the service of Carthage fought Roman soldiers in Sicily during the
First Punic War the Romans were so impressed by the espasa that they adopted it and called it the gladius hispanicus. The gladius went onto conquer the known world with the legions of Rome.
Another Spanish weapon, the falcata was a descendent of the famous Greek kopis, the heavy curved saber. Made of high quality steel, the falcata was feared for its ability to chop through shields and crush helmets like tin cans. Used by infantry and cavalry, the falcata was a favorite among Spanish troops, who were highly sought after by the Carthaginians as heavy infantry and light troops.
were popular weapons in the Carthaginian army, used by both citizen
soldiers and mercenaries. Light Carthaginian troops used javelins to
engage their opponents at range before close combat began, while
Numidian light cavalry hurled javelins while riding bareback. Spanish
mercenaries used a special javelin made completely out of iron called a saunion, measuring roughly 4 to 5 feet long. As well young
Celtic warriors fighting under Carthaginian banners used light javelins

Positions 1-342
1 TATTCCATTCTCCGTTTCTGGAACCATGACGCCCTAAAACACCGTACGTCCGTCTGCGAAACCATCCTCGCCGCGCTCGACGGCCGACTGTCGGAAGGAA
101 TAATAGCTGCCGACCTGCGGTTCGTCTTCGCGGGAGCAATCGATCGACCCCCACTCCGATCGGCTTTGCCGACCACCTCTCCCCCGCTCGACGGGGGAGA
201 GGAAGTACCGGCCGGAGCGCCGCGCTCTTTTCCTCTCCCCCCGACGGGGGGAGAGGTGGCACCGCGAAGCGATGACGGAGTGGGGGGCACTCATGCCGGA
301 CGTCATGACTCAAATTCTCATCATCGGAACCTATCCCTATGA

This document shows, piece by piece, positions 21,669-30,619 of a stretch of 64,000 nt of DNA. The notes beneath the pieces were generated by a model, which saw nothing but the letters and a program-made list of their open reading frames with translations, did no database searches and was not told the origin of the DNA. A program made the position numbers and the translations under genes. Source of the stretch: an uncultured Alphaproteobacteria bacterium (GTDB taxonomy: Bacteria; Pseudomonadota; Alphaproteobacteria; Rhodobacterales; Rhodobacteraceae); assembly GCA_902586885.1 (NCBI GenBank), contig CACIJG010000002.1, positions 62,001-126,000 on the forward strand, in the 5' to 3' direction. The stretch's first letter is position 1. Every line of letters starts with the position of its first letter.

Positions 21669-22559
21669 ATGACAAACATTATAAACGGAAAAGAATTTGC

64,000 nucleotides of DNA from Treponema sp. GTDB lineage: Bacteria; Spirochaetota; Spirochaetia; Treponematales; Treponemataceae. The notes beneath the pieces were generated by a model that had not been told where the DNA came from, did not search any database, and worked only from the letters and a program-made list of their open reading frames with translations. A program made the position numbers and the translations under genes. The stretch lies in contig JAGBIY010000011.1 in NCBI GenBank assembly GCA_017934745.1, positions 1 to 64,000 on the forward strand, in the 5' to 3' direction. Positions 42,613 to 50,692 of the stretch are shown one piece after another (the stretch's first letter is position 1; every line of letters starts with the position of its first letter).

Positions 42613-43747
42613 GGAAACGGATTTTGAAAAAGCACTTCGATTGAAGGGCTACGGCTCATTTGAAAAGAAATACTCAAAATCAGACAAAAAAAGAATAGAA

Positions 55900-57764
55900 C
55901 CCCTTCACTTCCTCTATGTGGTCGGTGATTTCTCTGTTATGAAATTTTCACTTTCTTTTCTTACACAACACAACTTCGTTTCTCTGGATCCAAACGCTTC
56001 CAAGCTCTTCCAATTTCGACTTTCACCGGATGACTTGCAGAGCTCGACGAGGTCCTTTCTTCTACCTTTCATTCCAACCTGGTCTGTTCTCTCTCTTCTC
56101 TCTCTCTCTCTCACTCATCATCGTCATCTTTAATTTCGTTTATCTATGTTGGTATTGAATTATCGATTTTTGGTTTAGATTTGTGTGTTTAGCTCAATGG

randomly in combat.
slingers were valuable components of the Carthaginian mercenary army.
Using a simple leather strap and a stone, slingers were able to kill
opponents at ranges that archers could not dream of reaching. At the
Battle of Cannae, Carthage’s greatest victory, Balearic slingers
wounded one of the consuls in command of the Roman forces near the
beginning of the battle. Numidians also used the sling on foot.
Shields – As
with weapons, shields were taken from a broad range of cultures and
martial traditions. Carthaginians used Greek style shields, while the
mercenaries used their own national shields. Although not listed here,
the Numidians used a round shield on horseback and on foot.
you have noticed, Greek equipment was an extremely common sight within